According to data from the Central Statistical Office of Ireland (CSO), data centers in the country now use more energy than all rural housing (12%) and are approaching urban housing (21%).

The National Planning Framework, published by the Irish government in 2018, defines “rural areas” as all areas outside cities with a population of less than 10,000 – although there are other definitions. The CSO itself classifies rural areas as any settlement with a population of less than 1,500.

By any definition, Ireland has a large rural population: around 31.4% of the population lives outside urban areas, according to the CSO in 2019, although according to other indicators it is over 36%. This is well above the EU average of 27.3%.

How do data centers draw enough power to overshadow the needs of more than 1.5 million people? This is a combination of existing and new facilities being added to the grid, but the CSO claims that only a small number of Ireland’s approximately 70 data centers are responsible for most of the electricity use.

Attractive island

A combination of factors attracts internet giants such as Amazon, Microsoft, Google and Meta in Ireland. Skilled workforce, modern infrastructure and access to renewable energy, as well as government incentives as a low tax rate, are all parts of the picture.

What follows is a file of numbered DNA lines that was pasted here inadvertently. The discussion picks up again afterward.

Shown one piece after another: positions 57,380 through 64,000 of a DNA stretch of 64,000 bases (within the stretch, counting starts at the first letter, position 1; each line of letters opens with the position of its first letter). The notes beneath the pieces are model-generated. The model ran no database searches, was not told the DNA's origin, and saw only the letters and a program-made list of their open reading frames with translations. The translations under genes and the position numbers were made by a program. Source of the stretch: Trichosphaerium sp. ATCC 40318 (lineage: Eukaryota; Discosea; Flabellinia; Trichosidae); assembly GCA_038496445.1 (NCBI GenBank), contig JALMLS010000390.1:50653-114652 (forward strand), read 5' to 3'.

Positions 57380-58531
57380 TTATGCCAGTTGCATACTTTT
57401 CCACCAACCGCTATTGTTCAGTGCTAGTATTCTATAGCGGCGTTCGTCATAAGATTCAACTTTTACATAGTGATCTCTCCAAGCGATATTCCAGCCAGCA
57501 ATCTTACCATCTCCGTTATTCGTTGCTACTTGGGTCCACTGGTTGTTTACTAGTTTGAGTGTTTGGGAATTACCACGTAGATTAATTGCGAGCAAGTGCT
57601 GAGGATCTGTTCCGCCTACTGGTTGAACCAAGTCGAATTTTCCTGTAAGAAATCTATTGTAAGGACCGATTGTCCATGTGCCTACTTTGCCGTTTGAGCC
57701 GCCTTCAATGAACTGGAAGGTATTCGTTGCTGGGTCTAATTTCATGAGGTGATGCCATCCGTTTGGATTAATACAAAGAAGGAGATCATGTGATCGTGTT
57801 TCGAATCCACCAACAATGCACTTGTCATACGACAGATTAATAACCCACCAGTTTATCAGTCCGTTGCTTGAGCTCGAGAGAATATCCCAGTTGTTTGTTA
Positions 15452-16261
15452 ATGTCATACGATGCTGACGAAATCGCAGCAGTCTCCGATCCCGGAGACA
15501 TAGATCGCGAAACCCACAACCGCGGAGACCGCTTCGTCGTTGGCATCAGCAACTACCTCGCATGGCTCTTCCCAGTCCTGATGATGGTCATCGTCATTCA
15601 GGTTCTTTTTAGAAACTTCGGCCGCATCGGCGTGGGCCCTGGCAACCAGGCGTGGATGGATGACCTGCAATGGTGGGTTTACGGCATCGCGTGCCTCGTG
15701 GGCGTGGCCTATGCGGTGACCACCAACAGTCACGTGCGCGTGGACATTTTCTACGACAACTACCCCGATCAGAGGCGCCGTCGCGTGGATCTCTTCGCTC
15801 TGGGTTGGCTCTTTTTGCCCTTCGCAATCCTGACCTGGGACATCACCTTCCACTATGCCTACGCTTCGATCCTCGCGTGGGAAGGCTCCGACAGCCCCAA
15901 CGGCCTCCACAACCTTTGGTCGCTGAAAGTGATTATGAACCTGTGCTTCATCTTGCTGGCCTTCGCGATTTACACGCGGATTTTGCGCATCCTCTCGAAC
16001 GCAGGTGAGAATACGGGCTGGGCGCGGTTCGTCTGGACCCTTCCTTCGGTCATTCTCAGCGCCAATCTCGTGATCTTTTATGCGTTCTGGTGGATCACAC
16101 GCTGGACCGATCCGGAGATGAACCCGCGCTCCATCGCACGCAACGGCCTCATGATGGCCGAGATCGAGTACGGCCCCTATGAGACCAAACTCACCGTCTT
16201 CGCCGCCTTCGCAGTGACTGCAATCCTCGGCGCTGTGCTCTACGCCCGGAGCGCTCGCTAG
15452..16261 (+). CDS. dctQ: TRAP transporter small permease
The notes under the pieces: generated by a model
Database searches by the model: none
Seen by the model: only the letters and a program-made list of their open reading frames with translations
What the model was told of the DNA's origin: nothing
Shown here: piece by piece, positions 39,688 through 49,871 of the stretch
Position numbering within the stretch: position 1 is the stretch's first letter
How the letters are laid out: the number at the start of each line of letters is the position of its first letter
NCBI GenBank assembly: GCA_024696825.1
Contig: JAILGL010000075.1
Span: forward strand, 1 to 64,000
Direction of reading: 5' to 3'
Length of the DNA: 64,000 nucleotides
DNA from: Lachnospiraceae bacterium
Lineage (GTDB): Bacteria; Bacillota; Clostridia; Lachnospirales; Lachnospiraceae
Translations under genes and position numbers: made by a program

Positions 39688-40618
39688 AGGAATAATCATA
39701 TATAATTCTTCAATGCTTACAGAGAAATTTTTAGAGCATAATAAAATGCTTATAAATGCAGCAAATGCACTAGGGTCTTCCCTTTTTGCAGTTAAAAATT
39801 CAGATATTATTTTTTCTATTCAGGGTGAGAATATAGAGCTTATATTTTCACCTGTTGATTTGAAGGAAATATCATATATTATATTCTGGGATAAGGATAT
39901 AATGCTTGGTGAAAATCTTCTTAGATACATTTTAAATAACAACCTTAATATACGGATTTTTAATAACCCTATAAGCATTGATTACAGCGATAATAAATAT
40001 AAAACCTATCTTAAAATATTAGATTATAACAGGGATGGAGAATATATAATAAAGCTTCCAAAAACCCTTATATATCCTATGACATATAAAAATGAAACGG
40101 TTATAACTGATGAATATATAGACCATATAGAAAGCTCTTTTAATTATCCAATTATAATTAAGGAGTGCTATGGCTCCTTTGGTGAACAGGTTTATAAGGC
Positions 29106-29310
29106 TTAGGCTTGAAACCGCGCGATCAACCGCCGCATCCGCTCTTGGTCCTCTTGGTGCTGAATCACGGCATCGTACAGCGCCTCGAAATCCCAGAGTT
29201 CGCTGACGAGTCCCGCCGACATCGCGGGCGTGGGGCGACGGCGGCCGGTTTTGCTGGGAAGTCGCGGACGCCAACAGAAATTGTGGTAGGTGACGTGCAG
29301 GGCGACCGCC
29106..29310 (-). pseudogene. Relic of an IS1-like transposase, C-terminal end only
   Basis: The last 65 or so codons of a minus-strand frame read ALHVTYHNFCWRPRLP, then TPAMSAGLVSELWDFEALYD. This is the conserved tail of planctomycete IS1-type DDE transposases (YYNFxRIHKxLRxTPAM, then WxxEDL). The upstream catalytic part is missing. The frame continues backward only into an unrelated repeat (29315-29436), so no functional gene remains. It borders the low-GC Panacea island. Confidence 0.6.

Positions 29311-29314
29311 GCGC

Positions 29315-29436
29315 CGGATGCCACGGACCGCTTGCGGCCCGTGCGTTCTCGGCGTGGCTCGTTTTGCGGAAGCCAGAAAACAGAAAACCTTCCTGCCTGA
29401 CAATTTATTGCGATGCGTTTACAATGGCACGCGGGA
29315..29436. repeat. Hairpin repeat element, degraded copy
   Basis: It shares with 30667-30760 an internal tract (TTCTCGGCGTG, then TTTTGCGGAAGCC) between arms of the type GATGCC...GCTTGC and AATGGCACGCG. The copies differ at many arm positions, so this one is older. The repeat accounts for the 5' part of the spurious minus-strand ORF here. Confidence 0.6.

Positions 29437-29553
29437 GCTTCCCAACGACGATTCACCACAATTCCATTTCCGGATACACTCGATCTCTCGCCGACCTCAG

And these multinational companies are not ashamed to invest. According to the Host industry group in Ireland, 10 new centers appeared online in 2021s € 7 billion spent on them over the last decadeand the same amount is again expected to be spent over the next five years.

These include two new facilities from Microsoft and two more from Amazon, all in and around Dublin. In February, the state energy company EirGrid put a ban for all other data centers connected to the Dublin area by 2028

And EirGrid expects demand to continue to grow: data centers can be responsible for up to 29% of Ireland’s total electricity consumption by 2028

The good news is that while data centers in Ireland consume a lot of energy (more than 1,000 GW in Q4’21), they represent only a small part of the country’s carbon production. According to Host, data centers in Ireland produce only about 1.85% of the country’s carbon footprint, thanks to the use of renewable energy.

On top of that, IT workloads continue to be more efficient. This is shown by the International Energy Agency data centers account for about 1% of the world’s total energy consumptionbut thanks to efficiency improvements, their consumption has increased by only about 10% in the last 10 years – although total workloads have increased by more than 9 times since 2012.

https://www.computing.co.uk/news/4049204/ireland-centres-consume-power-entire-rural-population

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